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Album review: "Go" by rockers, Jocelyn & Chris Arndt

By Scott Bampton

Released May 5th on Bridge Road Entertainment, Go is the sophomore album from brother/sister duo Jocelyn & Chris Arndt. It’s a work that showcases all the intelligence and maturity you’d expect from two recent Harvard attendees. That said, you can’t teach raw talent - and this album proves the Arndts have bags of it to spare. A more refined effort than the pair’s raw-but-promising debut, Edges, Go showcases some impressive musicianship.

It’s got soul. It’s got jazz. And it’s got a severe case of the blues-rock fever that once claimed Kenny Wayne Shepherd. That’s particularly true of the guitar playing, which is accomplished and energizing - while Chris Arndt shreds sparingly through the record, his guitar work echoes that of veterans like Stevie Ray Vaughan and even Joe Bonamassa. But it’s Jocelyn’s vocal ability that karate chops through the mix, grabs you by the throat, and slams you to the dojo floor.

It’s almost unfathomable that such a huge voice could come from such a young singer - it sounds far less “early-twenty-something” than it does “smoked-twenty-something-a-day for fifty-something years.” On tracks like “Red Stops Traffic,” the forlorn vocal melodies are reminiscent of Fiona Apple’s masterful balance of husk, gravel, and sweetness. Meanwhile, the sheer intensity Jocelyn displays on “Ready Steady Go” is as disarming as it is moving.

Put simply, Jocelyn Arndt’s voice is the complete voice. She possesses incredible power, depth, tone, range, and control - a baffling set of skills that’s demonstrated in its entirety on rock ballad, “Home.” Not to be completely outdone, brother Chris rips out some wailing rock guitar lines that would feel perfectly at ease on any Lenny Kravitz or Aerosmith record. Most importantly, it’s his restraint and dynamism that prevents the duo’s songs becoming a cacophonic mess. Chris always ensures he’s playing “for the song”, rather than trying to wrestle the limelight from his sister. Natural talent clearly runs through the veins of the Arndt family, along with a rock’n’roll spirit of the grittiest kind.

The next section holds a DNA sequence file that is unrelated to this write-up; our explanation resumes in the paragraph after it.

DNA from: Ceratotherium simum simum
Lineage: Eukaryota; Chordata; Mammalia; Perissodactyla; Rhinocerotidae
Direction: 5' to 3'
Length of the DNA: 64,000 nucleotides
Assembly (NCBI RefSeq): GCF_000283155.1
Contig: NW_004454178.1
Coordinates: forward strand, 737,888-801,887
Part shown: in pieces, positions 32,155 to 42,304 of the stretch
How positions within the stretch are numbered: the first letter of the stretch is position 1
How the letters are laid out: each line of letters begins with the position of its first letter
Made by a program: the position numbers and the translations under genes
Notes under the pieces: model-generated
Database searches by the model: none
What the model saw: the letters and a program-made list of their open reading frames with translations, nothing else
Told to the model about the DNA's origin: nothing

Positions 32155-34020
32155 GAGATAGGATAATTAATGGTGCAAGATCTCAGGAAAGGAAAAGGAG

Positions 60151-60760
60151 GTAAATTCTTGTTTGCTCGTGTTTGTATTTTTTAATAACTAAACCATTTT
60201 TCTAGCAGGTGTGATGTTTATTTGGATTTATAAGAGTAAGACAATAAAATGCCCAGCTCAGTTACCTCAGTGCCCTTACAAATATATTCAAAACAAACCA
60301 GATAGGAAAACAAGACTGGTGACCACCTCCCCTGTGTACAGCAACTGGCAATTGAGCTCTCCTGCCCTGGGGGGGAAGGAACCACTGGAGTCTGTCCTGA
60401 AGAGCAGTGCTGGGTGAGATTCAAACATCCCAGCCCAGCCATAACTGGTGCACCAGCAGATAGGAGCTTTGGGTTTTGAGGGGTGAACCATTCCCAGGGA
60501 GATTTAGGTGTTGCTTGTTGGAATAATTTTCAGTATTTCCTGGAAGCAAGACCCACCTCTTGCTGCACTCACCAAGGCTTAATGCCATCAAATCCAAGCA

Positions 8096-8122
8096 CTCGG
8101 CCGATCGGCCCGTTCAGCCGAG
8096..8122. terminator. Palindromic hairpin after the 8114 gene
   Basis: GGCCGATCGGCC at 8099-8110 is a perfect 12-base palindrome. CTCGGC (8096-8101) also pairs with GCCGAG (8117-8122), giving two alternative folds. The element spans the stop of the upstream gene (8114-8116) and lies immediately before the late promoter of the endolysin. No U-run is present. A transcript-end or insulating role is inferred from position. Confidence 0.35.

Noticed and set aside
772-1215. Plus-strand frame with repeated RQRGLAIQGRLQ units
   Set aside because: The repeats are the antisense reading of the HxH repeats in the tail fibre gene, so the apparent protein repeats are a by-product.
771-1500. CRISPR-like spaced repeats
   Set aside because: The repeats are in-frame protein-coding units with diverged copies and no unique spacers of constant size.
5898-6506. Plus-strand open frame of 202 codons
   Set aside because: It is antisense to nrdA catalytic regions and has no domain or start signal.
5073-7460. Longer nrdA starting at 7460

Perhaps it’s not surprising that the Arndts refer to themselves as “authentic rockers” - and it’s an accurate enough moniker, with tracks like, “I’m Fine” and “Hollow,” which demonstrates the pair’s ability to create genuine, heartfelt rock recordings that deliver a killer shot to the soul. And for this album, the siblings have drafted some able hands to help beef up the instrumentation; the Go studio roll-call includes Gov't Mule’s multi-instrumentalist Danny Louis and Kung Fu keyboardist Beau Sasser. It gives the album a fuller, more authentic sound than the Arndts have been able to produce on past releases - adding to the record’s well-rounded feel. As Jocelyn puts it: “Their (Louis’ and Sasser’s) handiwork is seriously awesome on this thing! All in all, this album is a really current representation of who we are as artists.”


The polished production values also help, as they’re noticeably more professional-sounding than the raw-edge sound of previous records - Go feels more like a genuine album release, while Edges felt more like a collection of solid but unpolished demos packaged up together.

By the time closing tracks “Shine” and “Devil May Care” roll around, the harmonic balance of Jocelyn’s powerful voice, Chris’s controlled guitar playing and the backing band’s sure-and-steady rhythms feels natural and complete. Those two songs round out an accomplished follow-up offering from a tight-knit outfit with a bright future ahead of them. Having already rocked South by Southwest and opened up for Marc Cohn and The Gin Blossoms, here’s hoping Go helps catapult Jocelyn & Chris Arndt up to the next rung of the music industry ladder.

I welcome your comments.

For more information on Jocelyn & Chris Arndt and their album, Go:





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Album review: "Go" by rockers, Jocelyn & Chris Arndt


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